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Green Hairstreak Callophrys rubi

The Green Hairstreak is a small butterfly. The wing span is about 30 mm, which means it is the size of the Common Blue. In fresh animals the underside of the wing is bright green with a row of white spots. In older animals the green is often partly gone. In the picture a real old animal. It probably has quite some miles on the odometer. The upper side of the wings is dull brown. But you probably are never going to see that for yourself, for the Green Hairstreak never rests with the wings opened. Each wing has a very small tail. The Green Hairstreak is very common on heath. But it does live in other environments too, as long as there is a sandy soil. The green colour makes it very hard to spot the animal in shrubs. This species is on the wing in May, June and July mainly. Males are often seen together by the dozens on small trees or shrubs at a height of 1 to 1.5 meters.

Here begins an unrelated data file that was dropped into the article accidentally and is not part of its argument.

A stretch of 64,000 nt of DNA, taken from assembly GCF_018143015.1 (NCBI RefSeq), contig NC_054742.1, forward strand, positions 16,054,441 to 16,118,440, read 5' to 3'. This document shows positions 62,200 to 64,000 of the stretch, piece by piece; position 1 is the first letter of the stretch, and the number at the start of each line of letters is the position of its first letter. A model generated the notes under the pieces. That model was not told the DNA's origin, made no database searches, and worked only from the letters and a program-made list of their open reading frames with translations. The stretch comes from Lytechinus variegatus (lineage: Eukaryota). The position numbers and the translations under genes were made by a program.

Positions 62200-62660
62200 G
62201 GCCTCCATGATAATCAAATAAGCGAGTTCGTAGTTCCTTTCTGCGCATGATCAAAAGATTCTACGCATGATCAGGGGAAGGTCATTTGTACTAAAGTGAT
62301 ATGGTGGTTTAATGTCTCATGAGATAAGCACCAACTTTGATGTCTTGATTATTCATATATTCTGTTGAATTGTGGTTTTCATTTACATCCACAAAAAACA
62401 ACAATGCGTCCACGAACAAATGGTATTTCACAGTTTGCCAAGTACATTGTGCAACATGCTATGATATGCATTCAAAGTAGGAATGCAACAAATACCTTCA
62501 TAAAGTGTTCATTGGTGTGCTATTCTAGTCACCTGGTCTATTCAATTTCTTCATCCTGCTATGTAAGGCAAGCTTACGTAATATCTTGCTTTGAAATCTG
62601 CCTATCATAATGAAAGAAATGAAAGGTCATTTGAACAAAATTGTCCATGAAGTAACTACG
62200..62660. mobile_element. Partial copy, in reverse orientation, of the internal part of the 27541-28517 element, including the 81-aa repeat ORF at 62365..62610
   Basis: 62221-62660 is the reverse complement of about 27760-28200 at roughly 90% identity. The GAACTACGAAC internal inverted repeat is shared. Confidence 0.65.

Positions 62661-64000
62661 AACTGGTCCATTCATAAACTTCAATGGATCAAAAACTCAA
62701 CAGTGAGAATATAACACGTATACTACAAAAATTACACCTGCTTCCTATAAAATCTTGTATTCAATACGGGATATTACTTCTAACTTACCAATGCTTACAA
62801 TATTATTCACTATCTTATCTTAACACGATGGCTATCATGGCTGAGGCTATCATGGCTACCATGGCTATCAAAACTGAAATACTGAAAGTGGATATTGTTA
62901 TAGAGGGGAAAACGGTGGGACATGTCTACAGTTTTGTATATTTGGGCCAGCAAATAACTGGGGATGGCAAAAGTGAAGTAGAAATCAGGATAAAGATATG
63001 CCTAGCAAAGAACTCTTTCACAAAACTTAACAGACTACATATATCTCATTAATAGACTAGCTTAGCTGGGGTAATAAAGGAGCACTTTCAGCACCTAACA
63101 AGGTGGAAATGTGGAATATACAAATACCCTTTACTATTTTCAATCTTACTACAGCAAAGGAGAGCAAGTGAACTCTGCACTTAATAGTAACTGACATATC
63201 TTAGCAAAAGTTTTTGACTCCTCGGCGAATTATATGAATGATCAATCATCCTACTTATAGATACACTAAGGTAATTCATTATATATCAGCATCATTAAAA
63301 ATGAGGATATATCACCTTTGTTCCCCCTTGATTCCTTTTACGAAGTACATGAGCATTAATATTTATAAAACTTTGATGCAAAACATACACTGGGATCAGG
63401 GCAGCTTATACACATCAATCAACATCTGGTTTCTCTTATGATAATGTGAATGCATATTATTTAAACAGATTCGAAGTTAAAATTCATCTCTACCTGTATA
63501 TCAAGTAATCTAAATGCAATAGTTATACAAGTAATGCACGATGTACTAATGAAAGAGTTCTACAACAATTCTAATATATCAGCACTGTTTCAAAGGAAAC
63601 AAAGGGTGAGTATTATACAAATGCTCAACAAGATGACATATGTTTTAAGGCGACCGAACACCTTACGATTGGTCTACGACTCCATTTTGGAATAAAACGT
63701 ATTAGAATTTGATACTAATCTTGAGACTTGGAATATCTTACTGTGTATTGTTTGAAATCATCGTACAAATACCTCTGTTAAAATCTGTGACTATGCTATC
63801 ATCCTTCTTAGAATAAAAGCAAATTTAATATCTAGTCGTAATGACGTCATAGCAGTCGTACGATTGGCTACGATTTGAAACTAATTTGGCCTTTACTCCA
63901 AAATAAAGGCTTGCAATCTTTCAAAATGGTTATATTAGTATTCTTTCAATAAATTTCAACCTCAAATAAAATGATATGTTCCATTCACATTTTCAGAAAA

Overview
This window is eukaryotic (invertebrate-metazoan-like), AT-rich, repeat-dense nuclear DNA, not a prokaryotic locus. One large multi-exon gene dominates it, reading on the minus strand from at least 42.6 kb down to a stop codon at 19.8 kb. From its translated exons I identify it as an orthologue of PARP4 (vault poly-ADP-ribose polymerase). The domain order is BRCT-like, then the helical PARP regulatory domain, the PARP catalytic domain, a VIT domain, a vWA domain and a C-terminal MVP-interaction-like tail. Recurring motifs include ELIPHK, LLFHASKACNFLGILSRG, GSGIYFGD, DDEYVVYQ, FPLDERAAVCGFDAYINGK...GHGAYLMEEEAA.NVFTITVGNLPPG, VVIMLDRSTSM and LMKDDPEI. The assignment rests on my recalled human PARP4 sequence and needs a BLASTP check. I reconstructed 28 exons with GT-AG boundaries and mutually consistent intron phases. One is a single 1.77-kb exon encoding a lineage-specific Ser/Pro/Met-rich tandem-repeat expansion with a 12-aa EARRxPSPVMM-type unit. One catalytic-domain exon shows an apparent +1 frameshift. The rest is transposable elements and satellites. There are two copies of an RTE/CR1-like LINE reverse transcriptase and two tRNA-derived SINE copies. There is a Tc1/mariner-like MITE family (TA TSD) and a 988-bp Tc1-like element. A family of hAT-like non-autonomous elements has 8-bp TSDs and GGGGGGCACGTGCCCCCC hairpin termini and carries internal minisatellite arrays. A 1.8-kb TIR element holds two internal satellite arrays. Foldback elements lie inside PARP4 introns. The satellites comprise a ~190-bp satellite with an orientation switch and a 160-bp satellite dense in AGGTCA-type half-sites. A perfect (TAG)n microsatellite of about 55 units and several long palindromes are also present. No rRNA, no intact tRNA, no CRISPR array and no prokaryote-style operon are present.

The caterpillar is green as well and has two rows of light green humps on the back. It is not choosy at all and will eat the leaves and buds of many plants such as broom, blueberry and heathers. It is usually seen from June till September. Then it pupates among fallen leaves and being a pupa it overwinters.

A common species in most of Britain, but numbers are reported to be declining. In Holland it is a very common species and it is even enlarging its territory. The Green Hairstreak is found in Northern Africa, Europe, Northern Asia and Siberia.